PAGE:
Babies respond well to Tim too. They are immediately relaxed and happy, cooing and smiling in his arms. The crankiest, most unhappy baby immediately turns into the sunshine kid once he has hold of it. What a wonderful ability. We once babysat a very unhappy little guy. I, an experienced mom who loves children, could not get him to stop crying. I tried every trick in my arsenal and finally gave up, handing him over to Tim after hours of being deafened, listening to the child howl in frustration that I did not understand what he wanted. Hand off to Tim and immediate silence. I was both relieved and a little jealous.
When we lived in Colorado, before we bought window well covers , we had a plague of fallen bunnies. The basement, being below grade, but still needing natural light means the builder dug out around the windows and placed in these very strong, metal semi-circles around said windows. They are called, window wells. Zooming bunnies hop madly along, apparently with poor directional control, and fall into the window wells unable to get back out. I had to do daily bunny checks. If I tried to rescue the bunnies, they would freak out. If Tim reached for them, they would immediately relax. He was able to gently capture them and put them back outside where, after a moment to realized that they were free, they would careen off into the open space behind us. I believe that he was a Bunny Hero and that bunnies sang Epic Songs about him and told stories of the giant who saved them.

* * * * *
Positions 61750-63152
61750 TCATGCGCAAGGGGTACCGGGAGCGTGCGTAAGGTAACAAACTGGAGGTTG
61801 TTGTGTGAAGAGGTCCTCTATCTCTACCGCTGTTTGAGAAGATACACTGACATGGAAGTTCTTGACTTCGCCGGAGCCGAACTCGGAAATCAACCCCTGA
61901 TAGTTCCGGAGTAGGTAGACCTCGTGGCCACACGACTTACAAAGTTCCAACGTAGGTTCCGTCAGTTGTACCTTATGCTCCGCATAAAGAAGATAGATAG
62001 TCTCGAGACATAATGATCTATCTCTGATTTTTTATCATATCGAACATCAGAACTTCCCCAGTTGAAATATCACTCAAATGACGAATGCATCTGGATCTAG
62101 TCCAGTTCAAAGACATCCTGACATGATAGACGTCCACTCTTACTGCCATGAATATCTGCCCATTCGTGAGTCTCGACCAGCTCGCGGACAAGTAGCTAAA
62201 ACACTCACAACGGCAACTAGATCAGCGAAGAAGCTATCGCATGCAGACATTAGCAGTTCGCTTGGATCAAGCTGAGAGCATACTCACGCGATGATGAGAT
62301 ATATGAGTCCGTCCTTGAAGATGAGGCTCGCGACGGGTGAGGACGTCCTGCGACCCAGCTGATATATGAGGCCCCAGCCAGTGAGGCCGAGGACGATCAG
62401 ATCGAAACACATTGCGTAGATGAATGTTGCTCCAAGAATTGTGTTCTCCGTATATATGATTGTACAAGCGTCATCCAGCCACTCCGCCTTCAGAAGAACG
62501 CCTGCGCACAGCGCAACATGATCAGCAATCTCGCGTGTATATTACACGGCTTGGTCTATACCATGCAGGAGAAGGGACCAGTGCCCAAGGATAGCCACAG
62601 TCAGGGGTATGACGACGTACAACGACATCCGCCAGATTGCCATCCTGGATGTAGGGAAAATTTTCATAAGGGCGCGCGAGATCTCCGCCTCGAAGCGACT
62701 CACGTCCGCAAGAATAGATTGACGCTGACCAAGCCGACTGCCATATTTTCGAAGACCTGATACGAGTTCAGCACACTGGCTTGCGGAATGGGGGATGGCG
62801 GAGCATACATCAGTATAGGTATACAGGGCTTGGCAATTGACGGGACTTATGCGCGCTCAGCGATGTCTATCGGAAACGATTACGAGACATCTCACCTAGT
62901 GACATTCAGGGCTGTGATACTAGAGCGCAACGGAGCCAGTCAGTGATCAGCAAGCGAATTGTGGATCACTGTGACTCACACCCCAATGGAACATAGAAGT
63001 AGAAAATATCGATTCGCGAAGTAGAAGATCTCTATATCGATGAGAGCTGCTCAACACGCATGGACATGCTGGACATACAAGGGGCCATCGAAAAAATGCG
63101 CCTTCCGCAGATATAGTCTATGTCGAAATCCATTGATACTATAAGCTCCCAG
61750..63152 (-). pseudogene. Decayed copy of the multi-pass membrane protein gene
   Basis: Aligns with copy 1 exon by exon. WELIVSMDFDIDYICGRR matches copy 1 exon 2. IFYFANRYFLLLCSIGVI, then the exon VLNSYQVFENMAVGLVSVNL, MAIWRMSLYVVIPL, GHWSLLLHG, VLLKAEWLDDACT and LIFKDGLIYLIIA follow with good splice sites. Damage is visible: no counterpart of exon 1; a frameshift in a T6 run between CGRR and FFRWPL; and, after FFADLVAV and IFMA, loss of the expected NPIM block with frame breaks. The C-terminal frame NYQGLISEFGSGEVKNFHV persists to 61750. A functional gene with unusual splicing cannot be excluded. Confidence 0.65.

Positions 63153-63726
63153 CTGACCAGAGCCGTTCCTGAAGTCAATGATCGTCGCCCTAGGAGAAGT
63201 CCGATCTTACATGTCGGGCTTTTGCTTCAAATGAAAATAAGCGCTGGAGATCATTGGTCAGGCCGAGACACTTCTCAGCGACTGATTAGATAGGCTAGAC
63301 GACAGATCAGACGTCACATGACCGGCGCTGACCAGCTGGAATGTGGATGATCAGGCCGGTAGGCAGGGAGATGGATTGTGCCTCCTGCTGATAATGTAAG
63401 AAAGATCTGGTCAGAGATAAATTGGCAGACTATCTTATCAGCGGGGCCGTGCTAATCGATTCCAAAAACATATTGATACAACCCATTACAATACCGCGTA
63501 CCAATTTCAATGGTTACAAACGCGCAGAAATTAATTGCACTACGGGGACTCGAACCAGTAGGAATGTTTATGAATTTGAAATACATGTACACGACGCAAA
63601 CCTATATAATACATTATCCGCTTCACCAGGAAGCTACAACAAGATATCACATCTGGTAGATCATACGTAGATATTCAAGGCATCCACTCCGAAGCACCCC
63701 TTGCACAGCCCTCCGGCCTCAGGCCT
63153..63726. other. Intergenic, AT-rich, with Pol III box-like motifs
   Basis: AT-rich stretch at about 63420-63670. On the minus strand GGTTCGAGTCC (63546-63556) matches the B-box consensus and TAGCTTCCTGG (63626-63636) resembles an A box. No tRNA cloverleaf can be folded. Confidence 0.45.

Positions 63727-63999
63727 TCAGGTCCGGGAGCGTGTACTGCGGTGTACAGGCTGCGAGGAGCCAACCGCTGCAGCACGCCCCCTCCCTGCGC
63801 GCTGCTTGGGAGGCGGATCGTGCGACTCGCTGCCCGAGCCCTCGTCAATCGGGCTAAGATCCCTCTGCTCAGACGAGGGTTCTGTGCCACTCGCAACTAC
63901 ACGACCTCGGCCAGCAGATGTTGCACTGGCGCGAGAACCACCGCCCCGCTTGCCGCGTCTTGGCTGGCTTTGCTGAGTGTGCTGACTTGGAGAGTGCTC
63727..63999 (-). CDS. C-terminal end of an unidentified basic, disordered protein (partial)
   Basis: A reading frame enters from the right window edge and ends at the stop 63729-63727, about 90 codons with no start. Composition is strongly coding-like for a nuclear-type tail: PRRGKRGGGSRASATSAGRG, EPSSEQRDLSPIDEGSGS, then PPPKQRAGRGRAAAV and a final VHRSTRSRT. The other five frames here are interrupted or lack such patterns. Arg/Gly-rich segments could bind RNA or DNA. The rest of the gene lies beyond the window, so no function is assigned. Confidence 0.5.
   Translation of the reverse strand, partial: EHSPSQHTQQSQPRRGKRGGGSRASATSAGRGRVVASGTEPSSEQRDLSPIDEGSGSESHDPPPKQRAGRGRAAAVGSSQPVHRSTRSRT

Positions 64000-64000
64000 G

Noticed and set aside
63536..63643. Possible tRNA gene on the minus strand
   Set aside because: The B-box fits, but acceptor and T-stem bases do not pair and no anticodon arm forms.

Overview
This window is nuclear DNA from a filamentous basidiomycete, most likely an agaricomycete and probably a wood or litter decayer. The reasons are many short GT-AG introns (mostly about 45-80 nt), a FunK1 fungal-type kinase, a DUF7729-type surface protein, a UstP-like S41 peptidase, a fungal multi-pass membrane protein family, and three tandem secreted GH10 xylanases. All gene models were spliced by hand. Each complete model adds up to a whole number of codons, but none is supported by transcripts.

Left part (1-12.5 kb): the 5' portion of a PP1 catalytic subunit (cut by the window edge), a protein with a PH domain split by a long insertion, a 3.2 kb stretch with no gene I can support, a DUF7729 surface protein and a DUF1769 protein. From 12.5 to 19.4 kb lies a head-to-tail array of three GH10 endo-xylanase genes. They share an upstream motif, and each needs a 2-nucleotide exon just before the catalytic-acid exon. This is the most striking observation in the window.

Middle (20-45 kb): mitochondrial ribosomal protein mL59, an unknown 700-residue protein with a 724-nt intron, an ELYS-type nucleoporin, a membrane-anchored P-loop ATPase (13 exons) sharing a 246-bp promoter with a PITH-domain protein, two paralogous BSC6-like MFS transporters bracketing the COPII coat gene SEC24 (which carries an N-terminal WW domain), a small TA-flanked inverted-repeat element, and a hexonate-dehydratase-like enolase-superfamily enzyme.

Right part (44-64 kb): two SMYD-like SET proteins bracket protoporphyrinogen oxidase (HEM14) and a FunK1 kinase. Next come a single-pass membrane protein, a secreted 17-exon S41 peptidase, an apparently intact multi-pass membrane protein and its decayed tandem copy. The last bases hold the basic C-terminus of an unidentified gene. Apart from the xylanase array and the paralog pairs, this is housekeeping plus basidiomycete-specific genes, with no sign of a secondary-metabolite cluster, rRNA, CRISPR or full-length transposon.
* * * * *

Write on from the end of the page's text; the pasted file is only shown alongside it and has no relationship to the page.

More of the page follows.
Shortly after we moved here, we were at the jetty one day and saw a fisherman trying to help a pelican who somehow got tangled up in fishingline. The bird was straining to free itself and because it was terrified, it was literally fighting the man who was trying to help him. Without a moment's hesitation, Tim climbed down the rocks, the bird relaxed and together the two men were able to set it free. It's amazing to watch. I do not remotely understand how he does it, but I'm wowed by it all the same.